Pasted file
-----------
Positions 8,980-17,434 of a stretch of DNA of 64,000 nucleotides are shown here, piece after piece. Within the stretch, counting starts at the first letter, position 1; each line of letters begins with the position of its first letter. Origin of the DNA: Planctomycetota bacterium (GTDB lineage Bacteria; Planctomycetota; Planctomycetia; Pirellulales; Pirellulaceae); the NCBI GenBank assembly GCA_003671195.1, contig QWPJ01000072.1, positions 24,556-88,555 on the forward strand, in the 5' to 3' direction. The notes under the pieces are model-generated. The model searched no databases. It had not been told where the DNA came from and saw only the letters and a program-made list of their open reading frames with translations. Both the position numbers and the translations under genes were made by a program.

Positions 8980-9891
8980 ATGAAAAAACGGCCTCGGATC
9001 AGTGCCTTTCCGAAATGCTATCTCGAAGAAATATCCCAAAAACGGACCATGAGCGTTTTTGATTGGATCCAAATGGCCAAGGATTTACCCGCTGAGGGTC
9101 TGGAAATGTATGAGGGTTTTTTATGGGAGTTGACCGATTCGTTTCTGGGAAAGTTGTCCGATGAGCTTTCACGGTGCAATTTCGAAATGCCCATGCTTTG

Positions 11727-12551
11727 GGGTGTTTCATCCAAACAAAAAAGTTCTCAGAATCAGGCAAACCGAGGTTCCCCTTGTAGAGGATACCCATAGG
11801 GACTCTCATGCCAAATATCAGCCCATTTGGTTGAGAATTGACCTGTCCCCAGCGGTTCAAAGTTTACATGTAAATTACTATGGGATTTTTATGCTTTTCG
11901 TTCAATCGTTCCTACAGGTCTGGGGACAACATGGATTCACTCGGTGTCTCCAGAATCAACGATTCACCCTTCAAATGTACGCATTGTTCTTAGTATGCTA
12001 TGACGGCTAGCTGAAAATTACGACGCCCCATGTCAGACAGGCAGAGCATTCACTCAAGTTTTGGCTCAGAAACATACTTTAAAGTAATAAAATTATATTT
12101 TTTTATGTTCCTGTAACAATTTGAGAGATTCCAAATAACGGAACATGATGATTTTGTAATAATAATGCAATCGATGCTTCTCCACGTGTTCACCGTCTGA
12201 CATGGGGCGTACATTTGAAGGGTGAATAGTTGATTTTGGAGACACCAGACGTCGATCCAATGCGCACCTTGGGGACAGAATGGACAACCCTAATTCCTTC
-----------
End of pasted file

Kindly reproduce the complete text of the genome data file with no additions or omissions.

Positions 8,980-17,434 of a stretch of DNA of 64,000 nucleotides are shown here, piece after piece. Within the stretch, counting starts at the first letter, position 1; each line of letters begins with the position of its first letter. Origin of the DNA: Planctomycetota bacterium (GTDB lineage Bacteria; Planctomycetota; Planctomycetia; Pirellulales; Pirellulaceae); the NCBI GenBank assembly GCA_003671195.1, contig QWPJ01000072.1, positions 24,556-88,555 on the forward strand, in the 5' to 3' direction. The notes under the pieces are model-generated. The model searched no databases. It had not been told where the DNA came from and saw only the letters and a program-made list of their open reading frames with translations. Both the position numbers and the translations under genes were made by a program.

Positions 8980-9891
8980 ATGAAAAAACGGCCTCGGATC
9001 AGTGCCTTTCCGAAATGCTATCTCGAAGAAATATCCCAAAAACGGACCATGAGCGTTTTTGATTGGATCCAAATGGCCAAGGATTTACCCGCTGAGGGTC
9101 TGGAAATGTATGAGGGTTTTTTATGGGAGTTGACCGATTCGTTTCTGGGAAAGTTGTCCGATGAGCTTTCACGGTGCAATTTCGAAATGCCCATGCTTTG

Positions 11727-12551
11727 GGGTGTTTCATCCAAACAAAAAAGTTCTCAGAATCAGGCAAACCGAGGTTCCCCTTGTAGAGGATACCCATAGG
11801 GACTCTCATGCCAAATATCAGCCCATTTGGTTGAGAATTGACCTGTCCCCAGCGGTTCAAAGTTTACATGTAAATTACTATGGGATTTTTATGCTTTTCG
11901 TTCAATCGTTCCTACAGGTCTGGGGACAACATGGATTCACTCGGTGTCTCCAGAATCAACGATTCACCCTTCAAATGTACGCATTGTTCTTAGTATGCTA
12001 TGACGGCTAGCTGAAAATTACGACGCCCCATGTCAGACAGGCAGAGCATTCACTCAAGTTTTGGCTCAGAAACATACTTTAAAGTAATAAAATTATATTT
12101 TTTTATGTTCCTGTAACAATTTGAGAGATTCCAAATAACGGAACATGATGATTTTGTAATAATAATGCAATCGATGCTTCTCCACGTGTTCACCGTCTGA
12201 CATGGGGCGTACATTTGAAGGGTGAATAGTTGATTTTGGAGACACCAGACGTCGATCCAATGCGCACCTTGGGGACAGAATGGACAACCCTAATTCCTTC